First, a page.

Redirecting to

Environment and Peacebuilding

Natural resources often play a role in fuelling conflicts, undermining peacebuilding efforts, and contributing to a relapse in conflict if they are not properly managed, particularly in post-conflict situations. Indeed, preliminary findings from a retrospective analysis of intrastate conflicts over the past sixty years indicate that conflicts associated with natural resources are twice as likely to relapse into conflict in the first five years after a peace agreement. Nevertheless, fewer than a quarter of peace negotiations aiming to resolve conflicts linked to natural resources have addressed resource management mechanisms.

The recognition that environmental issues can contribute to violent conflict underscores their potential significance as pathways for cooperation, transformation and the consolidation of peace in war-torn societies. Natural resources and the environment can contribute to peacebuilding through economic development and the generation of employment, while cooperation over the management of shared natural resources provides new opportunities for reconciliation between divided groups. These factors, however, must be taken into consideration from the outset of a peacebuilding process. Indeed, deferred action or poor choices made early on are easily “locked in,” establishing unsustainable trajectories of recovery that can undermine the fragile foundations of peace.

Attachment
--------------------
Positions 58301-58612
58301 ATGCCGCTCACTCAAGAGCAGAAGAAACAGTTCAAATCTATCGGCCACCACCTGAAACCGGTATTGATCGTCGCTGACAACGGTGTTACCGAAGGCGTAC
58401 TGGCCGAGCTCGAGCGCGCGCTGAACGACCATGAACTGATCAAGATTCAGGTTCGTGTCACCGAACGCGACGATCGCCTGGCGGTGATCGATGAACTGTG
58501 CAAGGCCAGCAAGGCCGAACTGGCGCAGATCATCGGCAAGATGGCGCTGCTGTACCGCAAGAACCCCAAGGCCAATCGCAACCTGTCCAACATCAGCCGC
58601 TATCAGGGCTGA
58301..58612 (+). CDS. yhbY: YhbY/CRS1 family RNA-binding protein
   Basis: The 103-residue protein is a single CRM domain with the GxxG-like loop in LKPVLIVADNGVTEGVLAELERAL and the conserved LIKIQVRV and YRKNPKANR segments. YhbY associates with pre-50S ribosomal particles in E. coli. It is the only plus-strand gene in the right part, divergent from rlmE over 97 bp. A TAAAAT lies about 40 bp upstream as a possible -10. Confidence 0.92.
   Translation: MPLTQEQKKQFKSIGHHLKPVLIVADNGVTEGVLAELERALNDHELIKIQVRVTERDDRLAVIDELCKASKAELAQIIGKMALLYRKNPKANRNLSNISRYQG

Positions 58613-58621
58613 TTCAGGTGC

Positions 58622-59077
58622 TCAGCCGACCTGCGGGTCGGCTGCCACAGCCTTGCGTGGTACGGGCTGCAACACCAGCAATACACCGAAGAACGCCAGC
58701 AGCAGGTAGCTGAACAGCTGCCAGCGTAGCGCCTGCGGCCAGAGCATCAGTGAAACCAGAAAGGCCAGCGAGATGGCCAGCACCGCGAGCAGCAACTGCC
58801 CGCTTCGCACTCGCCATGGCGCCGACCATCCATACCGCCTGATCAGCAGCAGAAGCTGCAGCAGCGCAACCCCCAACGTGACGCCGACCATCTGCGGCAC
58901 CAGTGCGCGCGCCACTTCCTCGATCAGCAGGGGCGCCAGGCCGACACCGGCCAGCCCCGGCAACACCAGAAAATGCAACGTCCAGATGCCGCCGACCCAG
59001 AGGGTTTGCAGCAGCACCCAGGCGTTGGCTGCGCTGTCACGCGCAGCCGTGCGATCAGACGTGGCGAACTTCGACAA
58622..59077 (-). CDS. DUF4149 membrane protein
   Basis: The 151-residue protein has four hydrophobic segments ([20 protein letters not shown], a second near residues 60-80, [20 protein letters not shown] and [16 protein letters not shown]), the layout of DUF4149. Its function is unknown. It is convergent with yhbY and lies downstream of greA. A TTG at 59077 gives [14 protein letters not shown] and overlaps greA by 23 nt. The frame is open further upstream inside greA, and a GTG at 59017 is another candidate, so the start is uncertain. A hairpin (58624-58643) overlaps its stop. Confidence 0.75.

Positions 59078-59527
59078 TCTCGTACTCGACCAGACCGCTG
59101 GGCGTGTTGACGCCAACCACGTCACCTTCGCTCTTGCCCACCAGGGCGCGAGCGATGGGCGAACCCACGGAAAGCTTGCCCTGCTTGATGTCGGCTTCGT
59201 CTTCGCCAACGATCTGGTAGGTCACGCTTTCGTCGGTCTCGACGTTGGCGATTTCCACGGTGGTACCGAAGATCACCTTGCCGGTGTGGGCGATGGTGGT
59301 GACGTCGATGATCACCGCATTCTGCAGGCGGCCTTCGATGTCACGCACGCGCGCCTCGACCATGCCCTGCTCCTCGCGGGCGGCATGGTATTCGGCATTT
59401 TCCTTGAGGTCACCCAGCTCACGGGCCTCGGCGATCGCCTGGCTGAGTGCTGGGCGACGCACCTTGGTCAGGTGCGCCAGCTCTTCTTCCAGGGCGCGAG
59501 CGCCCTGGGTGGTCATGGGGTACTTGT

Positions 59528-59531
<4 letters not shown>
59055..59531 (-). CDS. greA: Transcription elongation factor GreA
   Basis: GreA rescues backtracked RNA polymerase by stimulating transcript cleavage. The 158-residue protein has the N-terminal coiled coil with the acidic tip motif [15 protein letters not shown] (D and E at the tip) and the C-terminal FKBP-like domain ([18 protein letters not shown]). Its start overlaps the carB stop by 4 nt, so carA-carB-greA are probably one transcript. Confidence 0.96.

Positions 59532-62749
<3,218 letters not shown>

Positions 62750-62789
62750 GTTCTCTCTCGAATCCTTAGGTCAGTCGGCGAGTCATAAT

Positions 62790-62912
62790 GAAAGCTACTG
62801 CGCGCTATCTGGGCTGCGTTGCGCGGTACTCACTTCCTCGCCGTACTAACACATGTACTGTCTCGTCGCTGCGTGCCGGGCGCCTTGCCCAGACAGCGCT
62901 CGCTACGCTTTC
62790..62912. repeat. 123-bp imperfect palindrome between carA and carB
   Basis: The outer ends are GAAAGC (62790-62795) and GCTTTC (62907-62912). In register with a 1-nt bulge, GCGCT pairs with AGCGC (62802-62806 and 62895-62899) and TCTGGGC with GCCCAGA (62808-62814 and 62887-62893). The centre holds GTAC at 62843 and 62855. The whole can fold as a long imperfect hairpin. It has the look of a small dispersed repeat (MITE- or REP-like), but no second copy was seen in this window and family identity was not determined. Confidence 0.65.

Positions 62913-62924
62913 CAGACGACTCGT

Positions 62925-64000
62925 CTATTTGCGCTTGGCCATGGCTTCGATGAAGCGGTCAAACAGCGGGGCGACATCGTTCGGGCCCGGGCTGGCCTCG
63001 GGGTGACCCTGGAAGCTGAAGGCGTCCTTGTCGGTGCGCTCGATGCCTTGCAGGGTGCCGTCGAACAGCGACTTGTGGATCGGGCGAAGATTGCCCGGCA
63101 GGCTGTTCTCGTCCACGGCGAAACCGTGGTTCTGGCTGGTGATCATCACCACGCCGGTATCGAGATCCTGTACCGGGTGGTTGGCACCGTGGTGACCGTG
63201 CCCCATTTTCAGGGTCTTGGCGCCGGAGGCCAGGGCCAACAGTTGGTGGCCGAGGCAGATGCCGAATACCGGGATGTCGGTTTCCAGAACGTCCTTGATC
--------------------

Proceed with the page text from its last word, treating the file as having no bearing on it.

To support the plans and strategies developed by the UN Peacebuilding Commission (PBC), UNEP is providing technical support on the environmental dimensions of conflict and peacebuilding to the UN Peacebuilding Support Office (PBSO) and Peacebuilding Fund (PBF). The PBC was established in 2005 to advise the Security Council and General Assembly on peacebuilding strategies for post-conflict countries. Specifically, the PBC aims to address root causes of conflict and lay the foundation for sustainable development. UNEP’s goal is to ensure natural resource and environmental risks and opportunities are considered in the planning process and integrated in the peacebuilding strategy. The work in this pillar is primarily supported by the Government of Finland and the European Commission’s Instrument for Stability.

For more information see:

Policy and Knowledge Products

Field Support




For further information on UNEP's environment and peacebuilding activities please contact David.Jensen, ECP Programme Coordinator, at: